We have unequivocal evidence that infection-related cancer can be prevented and that excellent science can provide the biological rationale for the development of therapies.
Preventing infection-related cancers represents a remarkable opportunity for improved public health.
ONI: Any closing thoughts on the topic?
DR. DANNENBERG: The reason I chose to speak about the link between chronic infection and cancer at the AACR Frontiers meeting was to enhance the visibility of this issue. I think it is grossly underappreciated by the general public, and, unfortunately, too many healthcare workers are unaware of the significance of chronic infection as a potentially preventable cause of cancer.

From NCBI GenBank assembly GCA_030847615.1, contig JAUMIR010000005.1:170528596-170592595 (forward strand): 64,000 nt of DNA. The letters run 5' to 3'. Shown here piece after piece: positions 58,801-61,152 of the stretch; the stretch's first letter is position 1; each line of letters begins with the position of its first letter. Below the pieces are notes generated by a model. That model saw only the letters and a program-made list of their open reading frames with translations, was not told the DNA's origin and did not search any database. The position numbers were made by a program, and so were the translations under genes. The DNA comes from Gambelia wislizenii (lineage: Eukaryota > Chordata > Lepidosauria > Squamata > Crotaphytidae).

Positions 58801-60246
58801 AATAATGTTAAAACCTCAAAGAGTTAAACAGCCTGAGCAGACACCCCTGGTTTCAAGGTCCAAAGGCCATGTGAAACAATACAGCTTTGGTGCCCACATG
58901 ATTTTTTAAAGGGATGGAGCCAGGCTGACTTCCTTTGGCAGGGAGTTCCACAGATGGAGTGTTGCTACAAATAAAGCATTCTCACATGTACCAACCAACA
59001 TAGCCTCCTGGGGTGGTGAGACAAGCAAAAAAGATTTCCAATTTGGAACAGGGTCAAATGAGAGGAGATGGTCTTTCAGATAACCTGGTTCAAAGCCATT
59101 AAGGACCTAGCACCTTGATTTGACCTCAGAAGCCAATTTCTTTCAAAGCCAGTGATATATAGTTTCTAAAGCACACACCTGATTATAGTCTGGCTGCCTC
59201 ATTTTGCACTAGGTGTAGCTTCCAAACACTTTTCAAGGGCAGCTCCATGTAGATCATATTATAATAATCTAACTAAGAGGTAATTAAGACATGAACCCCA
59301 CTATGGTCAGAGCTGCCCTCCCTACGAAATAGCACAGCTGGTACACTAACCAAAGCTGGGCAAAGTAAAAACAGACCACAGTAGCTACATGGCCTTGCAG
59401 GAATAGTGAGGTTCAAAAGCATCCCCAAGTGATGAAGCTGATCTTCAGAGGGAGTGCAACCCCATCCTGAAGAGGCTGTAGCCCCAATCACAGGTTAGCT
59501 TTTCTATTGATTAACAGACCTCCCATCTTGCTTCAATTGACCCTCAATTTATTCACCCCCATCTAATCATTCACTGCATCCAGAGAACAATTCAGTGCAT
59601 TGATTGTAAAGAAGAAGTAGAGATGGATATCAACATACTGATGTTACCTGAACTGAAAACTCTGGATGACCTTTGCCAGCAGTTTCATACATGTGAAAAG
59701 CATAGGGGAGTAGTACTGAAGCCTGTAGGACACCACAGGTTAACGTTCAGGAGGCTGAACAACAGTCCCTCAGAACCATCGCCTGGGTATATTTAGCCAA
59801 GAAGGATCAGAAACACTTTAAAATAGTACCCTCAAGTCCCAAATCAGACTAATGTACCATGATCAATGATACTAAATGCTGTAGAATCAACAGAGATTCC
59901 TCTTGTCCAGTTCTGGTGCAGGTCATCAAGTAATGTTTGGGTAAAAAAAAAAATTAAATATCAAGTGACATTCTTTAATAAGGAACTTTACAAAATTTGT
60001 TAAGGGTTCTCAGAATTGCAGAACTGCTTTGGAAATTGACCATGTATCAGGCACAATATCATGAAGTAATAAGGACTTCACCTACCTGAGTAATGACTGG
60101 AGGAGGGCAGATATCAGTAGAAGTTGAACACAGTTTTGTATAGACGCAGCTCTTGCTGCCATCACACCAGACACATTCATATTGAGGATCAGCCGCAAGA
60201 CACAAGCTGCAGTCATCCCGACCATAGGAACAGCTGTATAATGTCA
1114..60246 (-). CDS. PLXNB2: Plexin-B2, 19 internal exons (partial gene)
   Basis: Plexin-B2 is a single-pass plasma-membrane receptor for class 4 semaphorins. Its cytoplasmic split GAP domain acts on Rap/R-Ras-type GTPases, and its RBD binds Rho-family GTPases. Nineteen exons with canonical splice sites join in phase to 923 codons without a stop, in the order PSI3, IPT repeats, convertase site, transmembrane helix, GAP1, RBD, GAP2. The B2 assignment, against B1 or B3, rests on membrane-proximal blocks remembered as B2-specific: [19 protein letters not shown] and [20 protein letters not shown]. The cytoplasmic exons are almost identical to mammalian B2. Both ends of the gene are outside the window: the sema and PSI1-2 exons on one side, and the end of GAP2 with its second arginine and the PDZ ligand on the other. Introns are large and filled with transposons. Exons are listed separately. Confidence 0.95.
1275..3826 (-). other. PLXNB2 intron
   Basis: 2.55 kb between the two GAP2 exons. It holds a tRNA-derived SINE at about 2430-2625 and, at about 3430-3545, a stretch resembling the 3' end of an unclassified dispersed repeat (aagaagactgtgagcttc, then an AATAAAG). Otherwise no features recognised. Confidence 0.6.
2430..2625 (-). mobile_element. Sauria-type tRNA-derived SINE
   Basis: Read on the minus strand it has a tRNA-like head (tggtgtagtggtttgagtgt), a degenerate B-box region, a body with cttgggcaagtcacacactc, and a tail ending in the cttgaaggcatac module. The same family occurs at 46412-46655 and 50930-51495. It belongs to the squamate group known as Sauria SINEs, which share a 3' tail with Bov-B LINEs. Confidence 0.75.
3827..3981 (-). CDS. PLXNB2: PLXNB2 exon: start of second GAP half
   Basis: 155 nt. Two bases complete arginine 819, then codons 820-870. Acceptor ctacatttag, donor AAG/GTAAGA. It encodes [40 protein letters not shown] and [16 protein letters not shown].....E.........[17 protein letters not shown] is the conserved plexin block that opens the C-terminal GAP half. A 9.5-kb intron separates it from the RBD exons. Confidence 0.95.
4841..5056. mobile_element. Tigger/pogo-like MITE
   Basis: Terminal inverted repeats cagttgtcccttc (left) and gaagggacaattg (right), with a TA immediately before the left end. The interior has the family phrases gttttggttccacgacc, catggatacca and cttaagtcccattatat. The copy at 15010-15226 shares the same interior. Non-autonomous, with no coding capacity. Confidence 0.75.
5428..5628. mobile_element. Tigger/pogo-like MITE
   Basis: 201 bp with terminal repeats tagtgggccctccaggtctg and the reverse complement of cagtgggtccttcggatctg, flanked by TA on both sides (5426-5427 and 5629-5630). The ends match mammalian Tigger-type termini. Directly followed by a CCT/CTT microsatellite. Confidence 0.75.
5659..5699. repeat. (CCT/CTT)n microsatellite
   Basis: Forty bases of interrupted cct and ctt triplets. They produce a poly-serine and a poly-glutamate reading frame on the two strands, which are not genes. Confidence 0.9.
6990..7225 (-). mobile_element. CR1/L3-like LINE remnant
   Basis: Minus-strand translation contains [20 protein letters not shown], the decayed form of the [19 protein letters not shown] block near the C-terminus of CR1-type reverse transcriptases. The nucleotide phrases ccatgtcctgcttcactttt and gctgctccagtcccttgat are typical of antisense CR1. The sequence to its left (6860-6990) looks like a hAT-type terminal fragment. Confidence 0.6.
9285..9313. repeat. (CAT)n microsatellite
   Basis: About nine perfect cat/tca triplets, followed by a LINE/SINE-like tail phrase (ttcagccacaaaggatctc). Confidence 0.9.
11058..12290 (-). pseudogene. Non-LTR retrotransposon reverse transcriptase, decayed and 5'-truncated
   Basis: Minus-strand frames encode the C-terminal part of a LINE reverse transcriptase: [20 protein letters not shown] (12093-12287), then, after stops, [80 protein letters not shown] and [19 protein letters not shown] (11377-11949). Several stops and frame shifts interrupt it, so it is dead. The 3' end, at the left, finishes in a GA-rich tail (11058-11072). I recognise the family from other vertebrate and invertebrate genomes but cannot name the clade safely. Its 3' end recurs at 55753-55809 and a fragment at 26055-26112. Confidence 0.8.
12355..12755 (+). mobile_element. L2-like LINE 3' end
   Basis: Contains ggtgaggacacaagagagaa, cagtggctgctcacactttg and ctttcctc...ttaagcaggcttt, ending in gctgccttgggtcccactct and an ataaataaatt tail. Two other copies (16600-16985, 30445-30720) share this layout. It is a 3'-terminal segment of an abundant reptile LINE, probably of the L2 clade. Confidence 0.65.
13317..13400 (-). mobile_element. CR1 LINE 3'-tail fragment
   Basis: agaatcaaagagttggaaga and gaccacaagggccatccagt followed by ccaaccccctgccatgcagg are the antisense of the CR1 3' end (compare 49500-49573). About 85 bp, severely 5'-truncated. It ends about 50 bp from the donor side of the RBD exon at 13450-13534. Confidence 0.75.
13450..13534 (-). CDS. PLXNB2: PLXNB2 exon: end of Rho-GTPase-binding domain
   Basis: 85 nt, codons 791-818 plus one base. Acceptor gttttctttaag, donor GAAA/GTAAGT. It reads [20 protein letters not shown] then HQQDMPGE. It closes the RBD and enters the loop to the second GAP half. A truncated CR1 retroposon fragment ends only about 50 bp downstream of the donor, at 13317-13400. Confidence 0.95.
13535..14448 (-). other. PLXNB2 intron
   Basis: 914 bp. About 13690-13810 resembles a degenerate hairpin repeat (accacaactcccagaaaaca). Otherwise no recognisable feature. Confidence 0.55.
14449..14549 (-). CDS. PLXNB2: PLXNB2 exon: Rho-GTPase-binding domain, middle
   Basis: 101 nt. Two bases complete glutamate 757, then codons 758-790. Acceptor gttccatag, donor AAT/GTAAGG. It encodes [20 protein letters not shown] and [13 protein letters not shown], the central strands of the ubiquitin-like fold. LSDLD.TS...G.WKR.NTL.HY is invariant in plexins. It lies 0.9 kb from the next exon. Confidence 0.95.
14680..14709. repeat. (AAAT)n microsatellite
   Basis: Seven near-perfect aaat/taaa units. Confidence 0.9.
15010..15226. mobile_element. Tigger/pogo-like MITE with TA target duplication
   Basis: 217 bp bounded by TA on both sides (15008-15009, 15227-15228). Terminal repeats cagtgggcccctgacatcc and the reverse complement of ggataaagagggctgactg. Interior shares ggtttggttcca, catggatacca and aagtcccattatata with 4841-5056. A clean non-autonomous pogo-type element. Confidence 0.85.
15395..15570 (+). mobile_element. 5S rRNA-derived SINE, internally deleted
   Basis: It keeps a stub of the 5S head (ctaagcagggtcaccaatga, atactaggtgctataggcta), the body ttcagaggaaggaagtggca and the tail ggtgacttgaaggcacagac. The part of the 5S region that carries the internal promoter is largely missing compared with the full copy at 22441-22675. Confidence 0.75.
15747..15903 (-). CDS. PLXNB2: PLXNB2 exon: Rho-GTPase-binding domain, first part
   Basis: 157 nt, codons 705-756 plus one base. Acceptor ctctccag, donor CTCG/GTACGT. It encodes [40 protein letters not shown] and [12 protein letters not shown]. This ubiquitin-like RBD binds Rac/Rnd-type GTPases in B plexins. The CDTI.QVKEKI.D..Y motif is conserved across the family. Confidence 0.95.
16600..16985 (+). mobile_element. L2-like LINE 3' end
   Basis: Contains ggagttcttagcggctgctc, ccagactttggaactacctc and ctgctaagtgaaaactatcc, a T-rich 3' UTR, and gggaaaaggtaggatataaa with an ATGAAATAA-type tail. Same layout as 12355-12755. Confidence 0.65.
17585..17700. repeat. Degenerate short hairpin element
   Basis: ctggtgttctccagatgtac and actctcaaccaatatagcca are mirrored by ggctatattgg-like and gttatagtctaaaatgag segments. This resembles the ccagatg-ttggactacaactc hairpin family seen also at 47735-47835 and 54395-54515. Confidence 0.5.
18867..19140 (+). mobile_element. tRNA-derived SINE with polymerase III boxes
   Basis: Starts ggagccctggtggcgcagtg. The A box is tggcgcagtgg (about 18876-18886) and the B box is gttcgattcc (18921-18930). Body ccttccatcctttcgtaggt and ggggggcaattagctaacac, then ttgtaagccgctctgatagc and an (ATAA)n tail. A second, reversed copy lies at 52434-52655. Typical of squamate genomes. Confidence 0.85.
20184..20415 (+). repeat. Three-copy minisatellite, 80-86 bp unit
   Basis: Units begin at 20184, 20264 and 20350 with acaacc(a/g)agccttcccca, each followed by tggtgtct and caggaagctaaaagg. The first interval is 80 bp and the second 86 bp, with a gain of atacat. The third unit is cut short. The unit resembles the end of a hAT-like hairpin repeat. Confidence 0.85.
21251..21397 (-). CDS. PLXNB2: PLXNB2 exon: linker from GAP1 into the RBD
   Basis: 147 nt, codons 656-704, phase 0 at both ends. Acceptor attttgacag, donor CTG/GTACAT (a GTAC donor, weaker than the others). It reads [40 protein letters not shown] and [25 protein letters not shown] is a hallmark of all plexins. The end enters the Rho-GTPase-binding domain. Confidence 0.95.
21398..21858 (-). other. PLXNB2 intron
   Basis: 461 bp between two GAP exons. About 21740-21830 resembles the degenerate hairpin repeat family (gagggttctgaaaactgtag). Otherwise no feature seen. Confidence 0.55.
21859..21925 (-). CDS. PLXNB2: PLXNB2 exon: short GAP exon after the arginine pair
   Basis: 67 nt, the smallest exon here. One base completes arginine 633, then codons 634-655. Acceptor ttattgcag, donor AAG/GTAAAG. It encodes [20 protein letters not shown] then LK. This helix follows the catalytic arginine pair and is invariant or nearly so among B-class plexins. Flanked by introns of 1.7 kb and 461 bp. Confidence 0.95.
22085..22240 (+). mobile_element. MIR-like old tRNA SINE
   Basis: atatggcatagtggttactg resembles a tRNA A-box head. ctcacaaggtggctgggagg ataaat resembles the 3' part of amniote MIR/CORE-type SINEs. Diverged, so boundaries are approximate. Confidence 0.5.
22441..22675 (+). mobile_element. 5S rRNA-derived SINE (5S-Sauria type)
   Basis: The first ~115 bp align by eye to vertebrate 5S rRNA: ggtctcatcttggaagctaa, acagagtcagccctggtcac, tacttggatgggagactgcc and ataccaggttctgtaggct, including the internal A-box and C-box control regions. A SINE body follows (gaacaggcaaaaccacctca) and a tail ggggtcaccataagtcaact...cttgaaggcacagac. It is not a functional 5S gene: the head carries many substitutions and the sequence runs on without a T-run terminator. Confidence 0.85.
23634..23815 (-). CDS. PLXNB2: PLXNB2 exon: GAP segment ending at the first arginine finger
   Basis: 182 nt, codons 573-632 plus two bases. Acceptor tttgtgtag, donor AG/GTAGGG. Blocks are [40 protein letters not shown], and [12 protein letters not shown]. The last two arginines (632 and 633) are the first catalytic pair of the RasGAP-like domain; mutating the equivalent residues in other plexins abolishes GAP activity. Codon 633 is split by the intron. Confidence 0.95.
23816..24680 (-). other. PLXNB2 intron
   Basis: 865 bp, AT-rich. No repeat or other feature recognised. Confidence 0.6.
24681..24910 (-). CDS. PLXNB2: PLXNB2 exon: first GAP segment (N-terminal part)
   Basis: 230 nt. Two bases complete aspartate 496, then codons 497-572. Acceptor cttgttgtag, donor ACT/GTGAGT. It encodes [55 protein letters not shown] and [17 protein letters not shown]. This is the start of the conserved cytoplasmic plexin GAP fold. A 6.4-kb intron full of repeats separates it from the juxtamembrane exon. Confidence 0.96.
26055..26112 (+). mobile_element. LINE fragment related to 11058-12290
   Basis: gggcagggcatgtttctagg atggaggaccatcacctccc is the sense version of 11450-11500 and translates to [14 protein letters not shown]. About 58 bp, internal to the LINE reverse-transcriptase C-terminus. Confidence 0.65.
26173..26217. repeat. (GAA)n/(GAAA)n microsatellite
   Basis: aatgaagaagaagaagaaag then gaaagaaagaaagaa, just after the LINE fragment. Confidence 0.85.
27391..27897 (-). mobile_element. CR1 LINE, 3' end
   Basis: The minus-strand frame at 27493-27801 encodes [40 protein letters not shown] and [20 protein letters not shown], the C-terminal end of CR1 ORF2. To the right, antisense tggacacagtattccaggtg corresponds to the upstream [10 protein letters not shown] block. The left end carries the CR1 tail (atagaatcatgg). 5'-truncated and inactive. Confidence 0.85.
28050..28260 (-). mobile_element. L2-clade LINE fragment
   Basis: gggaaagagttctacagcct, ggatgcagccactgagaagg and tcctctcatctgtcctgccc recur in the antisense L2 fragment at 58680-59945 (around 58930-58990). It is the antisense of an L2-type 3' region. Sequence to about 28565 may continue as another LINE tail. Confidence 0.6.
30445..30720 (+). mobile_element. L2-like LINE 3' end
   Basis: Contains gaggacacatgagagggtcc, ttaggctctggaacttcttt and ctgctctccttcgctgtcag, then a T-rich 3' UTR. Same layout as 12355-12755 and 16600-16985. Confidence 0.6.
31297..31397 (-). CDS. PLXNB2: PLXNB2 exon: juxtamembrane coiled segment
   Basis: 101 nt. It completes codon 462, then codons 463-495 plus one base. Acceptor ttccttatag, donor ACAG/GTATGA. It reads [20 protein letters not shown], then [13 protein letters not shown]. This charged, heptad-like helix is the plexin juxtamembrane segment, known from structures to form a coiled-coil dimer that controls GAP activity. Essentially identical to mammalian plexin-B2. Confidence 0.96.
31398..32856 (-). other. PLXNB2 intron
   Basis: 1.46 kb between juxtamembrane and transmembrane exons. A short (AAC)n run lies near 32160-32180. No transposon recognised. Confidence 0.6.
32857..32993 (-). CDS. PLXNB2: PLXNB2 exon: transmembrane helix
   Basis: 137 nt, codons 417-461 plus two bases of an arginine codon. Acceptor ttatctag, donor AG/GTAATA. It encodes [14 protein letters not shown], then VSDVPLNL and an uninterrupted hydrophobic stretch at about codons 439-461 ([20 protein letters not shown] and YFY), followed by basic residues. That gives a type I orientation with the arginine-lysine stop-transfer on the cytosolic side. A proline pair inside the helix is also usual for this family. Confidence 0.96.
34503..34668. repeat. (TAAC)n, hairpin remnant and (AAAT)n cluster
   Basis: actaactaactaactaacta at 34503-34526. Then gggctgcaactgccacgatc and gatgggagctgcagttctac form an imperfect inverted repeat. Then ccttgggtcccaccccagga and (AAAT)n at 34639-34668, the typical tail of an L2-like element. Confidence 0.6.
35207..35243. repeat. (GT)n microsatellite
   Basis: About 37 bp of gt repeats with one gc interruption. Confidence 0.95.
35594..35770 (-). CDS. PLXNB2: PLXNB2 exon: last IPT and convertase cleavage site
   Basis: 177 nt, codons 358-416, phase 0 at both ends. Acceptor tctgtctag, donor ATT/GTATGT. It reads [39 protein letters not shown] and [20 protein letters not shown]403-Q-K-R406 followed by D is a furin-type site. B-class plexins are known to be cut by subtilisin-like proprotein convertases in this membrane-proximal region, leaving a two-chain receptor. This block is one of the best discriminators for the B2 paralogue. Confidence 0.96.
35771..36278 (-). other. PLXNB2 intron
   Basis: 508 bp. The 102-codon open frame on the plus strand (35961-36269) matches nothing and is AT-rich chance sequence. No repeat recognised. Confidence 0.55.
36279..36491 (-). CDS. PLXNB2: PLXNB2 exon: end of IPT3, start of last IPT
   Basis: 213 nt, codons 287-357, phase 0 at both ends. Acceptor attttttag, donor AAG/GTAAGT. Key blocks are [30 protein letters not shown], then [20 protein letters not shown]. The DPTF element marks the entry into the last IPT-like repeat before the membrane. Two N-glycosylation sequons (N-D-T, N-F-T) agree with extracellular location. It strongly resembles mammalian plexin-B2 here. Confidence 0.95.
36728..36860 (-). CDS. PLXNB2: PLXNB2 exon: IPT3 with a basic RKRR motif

As I mentioned, the burden of preventable cancers related to chronic infection is much greater in the developing world, so perhaps that is one reason it's not on our number 1 or 2 "to-do" lists.
But given the success in developing vaccines that prevent infection and cancer, it's vital that we continue to focus on this issue as a tractable approach to reducing the cancer burden. A major challenge will be to develop vaccines that are less costly and more readily given so that great science translates to improved global health.